I got back home again last night, and am doing well. Feeling plenty strong still, though sometime this following week my blood counts (ANC, hemoglobin, white blood cells, and platelets), will probably fall pretty far, I might need a few tranfusions at points, but that should be fairly routine.
The chemotheraphy didn't seem all that bad, I've still got some itching, but my biggest complaint is probably that I need to use these eyedrops for the next day that leave a bad taste in my mouth. I lucked out and had a stuffy nose most of the week which actually prevented the bad taste.
In about four to six weeks (depending on how I recover I think), I'll do another one of these, and then hopefully be able to find a transplant match and move on to that step. One thing at a time though.
This hospital stay was so much easier, I'm sure in part because I knew I was going in in the first place, and I knew I was leaving, so I could prepare for the whole thing. I was labelled a fall risk again (because of my past history of passing out last time), but the doctor gave me an exemption and they let me walk alone all over the place, including outside the ward and the hospital, when accompanied by friends. That was nice, we ended up walking about 3 miles a day that way.
But obviously it's much nicer to be home, sleep in my own bed. No tubes in my arm.
I guess that's all for now.
Thanks for reading!
The eminent British philosopher Bertrand Russell used an analogy to illustrate the concept of the burden of proof and how it applies to religious claims, now often referred to as Russell's Teapot, (also known as the celestial teapot, and cosmic teapot).
Russell explains that if he were to claim that a china teapot were orbiting the Sun between Earth and Mars, and that this teapot is too small to be detected by our technology (as it would be), then the burden of proof would lie on him to provide evidence of the teapot, not on disbelievers to prove the absence of the teapot.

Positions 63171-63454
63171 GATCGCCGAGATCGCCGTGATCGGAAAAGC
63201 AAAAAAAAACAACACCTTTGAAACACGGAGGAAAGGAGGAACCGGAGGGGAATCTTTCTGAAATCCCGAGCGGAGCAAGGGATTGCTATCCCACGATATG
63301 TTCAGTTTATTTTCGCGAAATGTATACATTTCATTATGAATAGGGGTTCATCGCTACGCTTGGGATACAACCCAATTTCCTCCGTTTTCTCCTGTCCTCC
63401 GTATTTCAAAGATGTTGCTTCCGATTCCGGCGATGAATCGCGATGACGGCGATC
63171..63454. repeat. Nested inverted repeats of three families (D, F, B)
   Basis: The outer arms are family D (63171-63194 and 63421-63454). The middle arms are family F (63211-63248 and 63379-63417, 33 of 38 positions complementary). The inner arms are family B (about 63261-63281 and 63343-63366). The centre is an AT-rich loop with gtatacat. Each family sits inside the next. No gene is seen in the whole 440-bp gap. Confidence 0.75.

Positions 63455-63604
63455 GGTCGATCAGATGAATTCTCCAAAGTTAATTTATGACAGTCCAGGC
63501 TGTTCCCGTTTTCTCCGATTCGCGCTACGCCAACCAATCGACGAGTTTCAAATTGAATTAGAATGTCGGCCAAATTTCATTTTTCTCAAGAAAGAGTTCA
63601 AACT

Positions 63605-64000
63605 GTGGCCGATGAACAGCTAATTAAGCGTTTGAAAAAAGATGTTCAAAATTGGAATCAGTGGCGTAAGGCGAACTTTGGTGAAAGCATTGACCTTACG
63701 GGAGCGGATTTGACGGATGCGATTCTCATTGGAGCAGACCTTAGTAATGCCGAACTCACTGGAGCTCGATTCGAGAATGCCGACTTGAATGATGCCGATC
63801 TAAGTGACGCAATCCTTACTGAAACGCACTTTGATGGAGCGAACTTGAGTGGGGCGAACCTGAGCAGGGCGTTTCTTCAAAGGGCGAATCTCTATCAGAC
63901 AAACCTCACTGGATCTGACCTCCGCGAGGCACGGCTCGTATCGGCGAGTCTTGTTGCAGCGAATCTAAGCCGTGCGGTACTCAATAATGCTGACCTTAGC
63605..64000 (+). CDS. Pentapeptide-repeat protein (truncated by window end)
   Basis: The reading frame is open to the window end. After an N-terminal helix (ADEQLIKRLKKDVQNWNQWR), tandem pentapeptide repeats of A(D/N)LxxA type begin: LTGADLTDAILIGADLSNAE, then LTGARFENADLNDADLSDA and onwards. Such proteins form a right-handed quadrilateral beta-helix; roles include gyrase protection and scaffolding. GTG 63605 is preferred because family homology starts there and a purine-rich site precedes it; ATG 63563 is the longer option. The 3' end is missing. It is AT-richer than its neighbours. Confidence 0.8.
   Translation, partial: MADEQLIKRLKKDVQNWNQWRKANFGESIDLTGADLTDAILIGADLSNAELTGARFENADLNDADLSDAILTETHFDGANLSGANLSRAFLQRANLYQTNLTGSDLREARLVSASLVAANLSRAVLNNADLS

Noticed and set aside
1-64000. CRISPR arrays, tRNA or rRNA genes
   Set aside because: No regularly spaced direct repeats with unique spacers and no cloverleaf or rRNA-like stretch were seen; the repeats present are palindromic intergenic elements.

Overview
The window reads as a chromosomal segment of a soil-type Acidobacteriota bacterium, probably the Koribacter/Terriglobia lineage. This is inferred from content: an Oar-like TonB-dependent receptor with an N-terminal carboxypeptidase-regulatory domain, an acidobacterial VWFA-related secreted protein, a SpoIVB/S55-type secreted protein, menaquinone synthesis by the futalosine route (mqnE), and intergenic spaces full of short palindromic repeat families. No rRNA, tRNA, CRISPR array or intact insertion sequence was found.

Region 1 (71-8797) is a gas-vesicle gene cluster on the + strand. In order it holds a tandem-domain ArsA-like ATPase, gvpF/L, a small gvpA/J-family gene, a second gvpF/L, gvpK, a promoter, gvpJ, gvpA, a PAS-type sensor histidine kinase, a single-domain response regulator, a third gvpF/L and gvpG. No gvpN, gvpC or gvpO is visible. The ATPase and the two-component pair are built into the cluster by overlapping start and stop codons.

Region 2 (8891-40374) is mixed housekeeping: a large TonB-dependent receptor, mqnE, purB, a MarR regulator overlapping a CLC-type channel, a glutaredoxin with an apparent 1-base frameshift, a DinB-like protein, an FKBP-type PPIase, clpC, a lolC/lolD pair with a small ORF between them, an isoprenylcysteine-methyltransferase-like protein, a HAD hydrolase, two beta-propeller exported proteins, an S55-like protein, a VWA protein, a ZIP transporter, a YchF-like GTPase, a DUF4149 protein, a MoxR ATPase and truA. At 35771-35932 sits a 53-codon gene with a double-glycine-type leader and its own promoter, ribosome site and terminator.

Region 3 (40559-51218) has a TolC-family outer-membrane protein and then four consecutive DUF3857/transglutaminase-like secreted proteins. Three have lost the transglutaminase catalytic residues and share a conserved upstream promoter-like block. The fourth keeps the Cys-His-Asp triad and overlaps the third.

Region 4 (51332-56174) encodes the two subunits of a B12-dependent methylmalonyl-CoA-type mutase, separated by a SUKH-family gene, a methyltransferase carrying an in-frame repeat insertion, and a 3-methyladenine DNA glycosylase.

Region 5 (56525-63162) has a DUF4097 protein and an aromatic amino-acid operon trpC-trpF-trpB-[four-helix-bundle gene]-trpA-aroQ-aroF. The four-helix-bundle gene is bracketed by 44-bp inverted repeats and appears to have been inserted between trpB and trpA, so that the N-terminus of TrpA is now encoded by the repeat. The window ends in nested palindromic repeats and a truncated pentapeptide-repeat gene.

The meteoroids are generated algorithmically, and since they're 3D printed in stainless steel, each necklace can contain a perfectly unique set of meteoroids. In these photos the teapots were printed in stainless steel with a polished nickel finish, while the meteoroids are the basic stainless steel material.
This brass octopus pendant was inspired by a friend's recounting of a dream in which an octopus was crawling up her leg — the next day she woke up with a cramp in her calf — in this case the creature is trying to heave it's way up the owner's chain, grasping it and collecting it together in it's many appendages.
Each sucker carefully handcrafted...
It's available for sale on my Shapeways page, where you can also see more pictures and a video of it. I like how much detail it captured, but I think some of the legs are unnatural looking, which irks me a bit.
It was manufactured — 3D printed and then cast — by Shapeways. A chain can be woven through six of the eight legs, with the top and center two legs forming a heart shape.
Thanks to Collin for helping me get a domain name, some webspace, and for installing WordPress here — and for helping me work out all sorts of other html issues in the past.
I’ve managed to embed a model of a fungus that is growing on a tree stump outside my brother’s house — in the vicinity of 50,000 polygons, this model has been reduced to about a tenth of what the original model was in order save bandwidth. (Expand this post to view it.)
Next up: figuring out how to integrate Etsy listings!